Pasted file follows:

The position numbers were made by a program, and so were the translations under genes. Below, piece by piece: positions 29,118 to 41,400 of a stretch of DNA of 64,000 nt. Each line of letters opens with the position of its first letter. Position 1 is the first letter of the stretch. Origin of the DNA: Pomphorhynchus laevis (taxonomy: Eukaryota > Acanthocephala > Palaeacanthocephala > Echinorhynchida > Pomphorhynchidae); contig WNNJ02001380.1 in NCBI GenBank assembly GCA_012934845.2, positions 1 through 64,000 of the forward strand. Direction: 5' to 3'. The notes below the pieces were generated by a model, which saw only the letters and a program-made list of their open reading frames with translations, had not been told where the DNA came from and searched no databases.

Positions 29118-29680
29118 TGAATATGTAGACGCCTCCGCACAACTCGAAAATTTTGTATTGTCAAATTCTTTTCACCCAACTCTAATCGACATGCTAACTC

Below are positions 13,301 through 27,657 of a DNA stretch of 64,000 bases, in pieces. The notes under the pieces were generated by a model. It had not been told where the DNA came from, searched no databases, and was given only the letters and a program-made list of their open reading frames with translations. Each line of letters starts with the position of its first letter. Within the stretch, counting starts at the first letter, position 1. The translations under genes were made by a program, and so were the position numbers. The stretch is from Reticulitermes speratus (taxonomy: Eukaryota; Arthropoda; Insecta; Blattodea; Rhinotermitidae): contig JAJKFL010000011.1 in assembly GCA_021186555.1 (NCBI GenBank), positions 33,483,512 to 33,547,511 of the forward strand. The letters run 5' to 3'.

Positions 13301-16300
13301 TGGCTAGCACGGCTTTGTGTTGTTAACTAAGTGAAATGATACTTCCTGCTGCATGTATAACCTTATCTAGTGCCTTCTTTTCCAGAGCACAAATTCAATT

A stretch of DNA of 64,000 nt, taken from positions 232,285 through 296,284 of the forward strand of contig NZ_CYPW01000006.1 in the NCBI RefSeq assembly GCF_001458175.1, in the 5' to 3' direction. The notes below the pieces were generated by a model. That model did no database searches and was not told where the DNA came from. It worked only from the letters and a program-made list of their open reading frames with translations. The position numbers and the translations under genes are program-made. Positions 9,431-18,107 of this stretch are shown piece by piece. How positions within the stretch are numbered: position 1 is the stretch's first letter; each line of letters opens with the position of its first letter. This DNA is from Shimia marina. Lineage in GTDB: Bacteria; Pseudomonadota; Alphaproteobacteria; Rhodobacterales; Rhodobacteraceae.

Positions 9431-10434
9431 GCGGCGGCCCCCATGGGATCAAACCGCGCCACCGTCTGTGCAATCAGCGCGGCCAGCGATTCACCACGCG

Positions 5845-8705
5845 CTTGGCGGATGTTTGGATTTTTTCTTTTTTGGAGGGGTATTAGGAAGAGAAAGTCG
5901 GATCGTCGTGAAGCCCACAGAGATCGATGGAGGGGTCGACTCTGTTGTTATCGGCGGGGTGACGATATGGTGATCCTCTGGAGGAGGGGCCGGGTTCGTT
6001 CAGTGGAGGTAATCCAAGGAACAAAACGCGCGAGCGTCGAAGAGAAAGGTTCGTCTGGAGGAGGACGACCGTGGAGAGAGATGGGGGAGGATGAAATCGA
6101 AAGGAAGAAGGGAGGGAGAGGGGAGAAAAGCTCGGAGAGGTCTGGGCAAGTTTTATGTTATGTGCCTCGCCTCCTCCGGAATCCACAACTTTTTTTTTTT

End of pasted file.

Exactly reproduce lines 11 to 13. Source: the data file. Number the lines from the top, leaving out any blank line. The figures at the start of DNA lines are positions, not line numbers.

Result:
5845 CTTGGCGGATGTTTGGATTTTTTCTTTTTTGGAGGGGTATTAGGAAGAGAAAGTCG
5901 GATCGTCGTGAAGCCCACAGAGATCGATGGAGGGGTCGACTCTGTTGTTATCGGCGGGGTGACGATATGGTGATCCTCTGGAGGAGGGGCCGGGTTCGTT
6001 CAGTGGAGGTAATCCAAGGAACAAAACGCGCGAGCGTCGAAGAGAAAGGTTCGTCTGGAGGAGGACGACCGTGGAGAGAGATGGGGGAGGATGAAATCGA